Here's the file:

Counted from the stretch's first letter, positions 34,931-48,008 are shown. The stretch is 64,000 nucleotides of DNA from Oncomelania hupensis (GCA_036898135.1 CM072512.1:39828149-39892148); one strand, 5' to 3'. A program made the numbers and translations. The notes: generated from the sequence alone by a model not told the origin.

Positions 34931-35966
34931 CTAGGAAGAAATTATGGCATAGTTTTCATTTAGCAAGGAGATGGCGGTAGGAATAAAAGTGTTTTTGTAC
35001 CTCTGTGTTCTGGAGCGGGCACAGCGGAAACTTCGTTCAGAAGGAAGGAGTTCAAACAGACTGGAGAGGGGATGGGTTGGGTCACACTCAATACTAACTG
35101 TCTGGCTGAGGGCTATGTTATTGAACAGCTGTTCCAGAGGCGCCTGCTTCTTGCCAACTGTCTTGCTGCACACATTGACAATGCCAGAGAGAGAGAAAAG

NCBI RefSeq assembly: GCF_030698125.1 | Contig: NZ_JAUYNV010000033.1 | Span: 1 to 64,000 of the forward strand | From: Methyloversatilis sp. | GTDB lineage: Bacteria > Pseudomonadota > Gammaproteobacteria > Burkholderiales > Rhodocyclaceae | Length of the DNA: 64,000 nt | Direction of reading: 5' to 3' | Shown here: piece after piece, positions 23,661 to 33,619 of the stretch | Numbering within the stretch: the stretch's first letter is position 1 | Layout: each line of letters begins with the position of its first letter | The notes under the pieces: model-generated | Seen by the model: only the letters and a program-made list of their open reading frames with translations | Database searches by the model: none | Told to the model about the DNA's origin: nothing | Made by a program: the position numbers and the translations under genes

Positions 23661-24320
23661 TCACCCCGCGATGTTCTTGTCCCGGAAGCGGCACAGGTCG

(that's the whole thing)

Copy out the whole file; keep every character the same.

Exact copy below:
Counted from the stretch's first letter, positions 34,931-48,008 are shown. The stretch is 64,000 nucleotides of DNA from Oncomelania hupensis (GCA_036898135.1 CM072512.1:39828149-39892148); one strand, 5' to 3'. A program made the numbers and translations. The notes: generated from the sequence alone by a model not told the origin.

Positions 34931-35966
34931 CTAGGAAGAAATTATGGCATAGTTTTCATTTAGCAAGGAGATGGCGGTAGGAATAAAAGTGTTTTTGTAC
35001 CTCTGTGTTCTGGAGCGGGCACAGCGGAAACTTCGTTCAGAAGGAAGGAGTTCAAACAGACTGGAGAGGGGATGGGTTGGGTCACACTCAATACTAACTG
35101 TCTGGCTGAGGGCTATGTTATTGAACAGCTGTTCCAGAGGCGCCTGCTTCTTGCCAACTGTCTTGCTGCACACATTGACAATGCCAGAGAGAGAGAAAAG

NCBI RefSeq assembly: GCF_030698125.1 | Contig: NZ_JAUYNV010000033.1 | Span: 1 to 64,000 of the forward strand | From: Methyloversatilis sp. | GTDB lineage: Bacteria > Pseudomonadota > Gammaproteobacteria > Burkholderiales > Rhodocyclaceae | Length of the DNA: 64,000 nt | Direction of reading: 5' to 3' | Shown here: piece after piece, positions 23,661 to 33,619 of the stretch | Numbering within the stretch: the stretch's first letter is position 1 | Layout: each line of letters begins with the position of its first letter | The notes under the pieces: model-generated | Seen by the model: only the letters and a program-made list of their open reading frames with translations | Database searches by the model: none | Told to the model about the DNA's origin: nothing | Made by a program: the position numbers and the translations under genes

Positions 23661-24320
23661 TCACCCCGCGATGTTCTTGTCCCGGAAGCGGCACAGGTCG